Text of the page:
I *LOVE* bread. :) LOVE IT! One of my favorites is focaccia bread. It's a soft, flat bread, and it's great for sandwiches, garlic bread, or just plain. Think of it as a thick pizza dough (you can actually use it for pizza dough). In a few minutes, you can have the dough mixed, let it sit for a few hours, and bake it. Bread doesn't get any easier than this...no kneading!

So there you have it. Easy as pie, right? 

What do you plan on making from scratch for this challenge? Share your ideas in the comments, or feel free to ask for additional recipes or ideas. But most of all, enjoy the fruits of your labor! You're doing your body a world of good with these challenges, and I hope you'll continue on the journey with me!

Zucchini Bread

Zucchini bread is one of my favorite quick breads. Around this time of year, the zucchini is starting to look pretty awesome, so I usually stock the freezer.

To prepare zucchini for bread, clean it well, and peel it. Shred the flesh, and package in freezer bags in 2 cup portions.

(makes 24 servings)
3 eggs, beaten
1 c oil
2 1/4 c sugar, divided
2 c zucchini, shredded
2 t vanilla
3 c all-purpose flour
1 t baking soda
1/4 t baking powder
1 t nutmeg
2 t cinnamon, divided

Preheat oven to 325 degrees.

In a small bowl, combine 1/4 c sugar and 1 t cinnamon.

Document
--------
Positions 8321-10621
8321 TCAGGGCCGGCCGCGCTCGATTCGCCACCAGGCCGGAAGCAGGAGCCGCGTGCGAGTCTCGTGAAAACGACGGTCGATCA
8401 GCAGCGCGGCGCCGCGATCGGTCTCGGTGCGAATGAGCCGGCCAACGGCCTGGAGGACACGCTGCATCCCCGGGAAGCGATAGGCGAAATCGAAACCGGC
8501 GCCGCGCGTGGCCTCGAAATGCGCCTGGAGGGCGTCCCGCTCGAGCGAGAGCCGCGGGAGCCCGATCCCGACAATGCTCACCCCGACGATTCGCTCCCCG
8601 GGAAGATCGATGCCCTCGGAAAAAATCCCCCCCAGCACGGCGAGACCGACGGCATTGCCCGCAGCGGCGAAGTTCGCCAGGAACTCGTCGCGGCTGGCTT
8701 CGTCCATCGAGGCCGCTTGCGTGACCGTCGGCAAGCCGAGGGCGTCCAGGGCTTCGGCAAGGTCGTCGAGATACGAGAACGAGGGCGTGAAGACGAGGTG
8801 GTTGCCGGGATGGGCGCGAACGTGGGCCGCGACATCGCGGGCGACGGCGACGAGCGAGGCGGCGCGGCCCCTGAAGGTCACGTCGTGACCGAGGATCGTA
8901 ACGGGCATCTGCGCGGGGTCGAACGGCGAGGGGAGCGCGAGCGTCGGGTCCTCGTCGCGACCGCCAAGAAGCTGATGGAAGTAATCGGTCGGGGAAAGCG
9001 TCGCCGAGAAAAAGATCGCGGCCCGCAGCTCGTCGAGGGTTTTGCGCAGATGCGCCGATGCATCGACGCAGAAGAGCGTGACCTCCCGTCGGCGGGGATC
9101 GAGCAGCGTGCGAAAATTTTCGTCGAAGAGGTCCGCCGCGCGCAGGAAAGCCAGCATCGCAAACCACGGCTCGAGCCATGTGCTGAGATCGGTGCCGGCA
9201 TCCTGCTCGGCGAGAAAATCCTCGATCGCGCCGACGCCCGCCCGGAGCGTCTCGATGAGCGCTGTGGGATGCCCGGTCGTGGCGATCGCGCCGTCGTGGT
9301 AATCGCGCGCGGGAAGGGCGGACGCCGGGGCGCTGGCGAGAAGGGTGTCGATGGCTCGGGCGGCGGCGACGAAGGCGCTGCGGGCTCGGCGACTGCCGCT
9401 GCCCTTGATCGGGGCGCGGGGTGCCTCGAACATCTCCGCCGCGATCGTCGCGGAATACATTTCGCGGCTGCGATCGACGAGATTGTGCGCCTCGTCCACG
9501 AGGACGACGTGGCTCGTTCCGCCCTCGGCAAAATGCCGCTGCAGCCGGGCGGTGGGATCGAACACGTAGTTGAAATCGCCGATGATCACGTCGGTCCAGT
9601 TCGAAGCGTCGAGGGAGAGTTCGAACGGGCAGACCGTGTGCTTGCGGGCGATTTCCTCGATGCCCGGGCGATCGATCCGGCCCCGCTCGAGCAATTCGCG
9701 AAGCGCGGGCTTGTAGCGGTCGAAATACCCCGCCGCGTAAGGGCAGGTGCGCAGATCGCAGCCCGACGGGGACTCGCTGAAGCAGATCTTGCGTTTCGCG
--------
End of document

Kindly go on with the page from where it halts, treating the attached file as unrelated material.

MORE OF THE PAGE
Grease loaf pans and coat with cinnamon-sugar mixture. Set aside.

In a large mixing bowl, combine eggs, oil, sugar, zucchini, and vanilla. Add dry ingredients.

Divide batter evenly between 2 loaf pans. Sprinkle the top with remaining cinnamon-sugar mixture. Bake for 1 hour. For muffins, 

For muffins:
Line muffin tins with paper liners instead of greasing and sugaring the pan. Fill muffin tins 2/3 full. Sprinkle the top of each muffin with about 1 t cinnamon-sugar mixture. Bake for 30-45 minutes, or until a toothpick inserted in the center of a muffin comes out clean.


Chocolate Syrup

We all know I'm a chocoholic, but I'm not really a fan of Hershey's syrup in the brown bottle. I usually make my own chocolate syrup to use in milk, coffee, on ice cream...you name it! It's insanely easy!

(makes 2 cups)
1/2 c cocoa powder
1 c water
2 c sugar
1/8 t salt
1/4 t vanilla

In a small saucepan, mix cocoa powder and water. Heat and stir until the cocoa dissolves. Add the sugar; stir to dissolve. Boil for 3 minutes over medium heat. Be careful not to let it boil over! 

Remove from heat. Add salt and vanilla. Let cool.

Pour into a clean glass jar, and store in the refrigerator for several months



Let Them Eat...Better! (A Series & a Challenge)

Well, it's time for Challenge #2! Are you ready?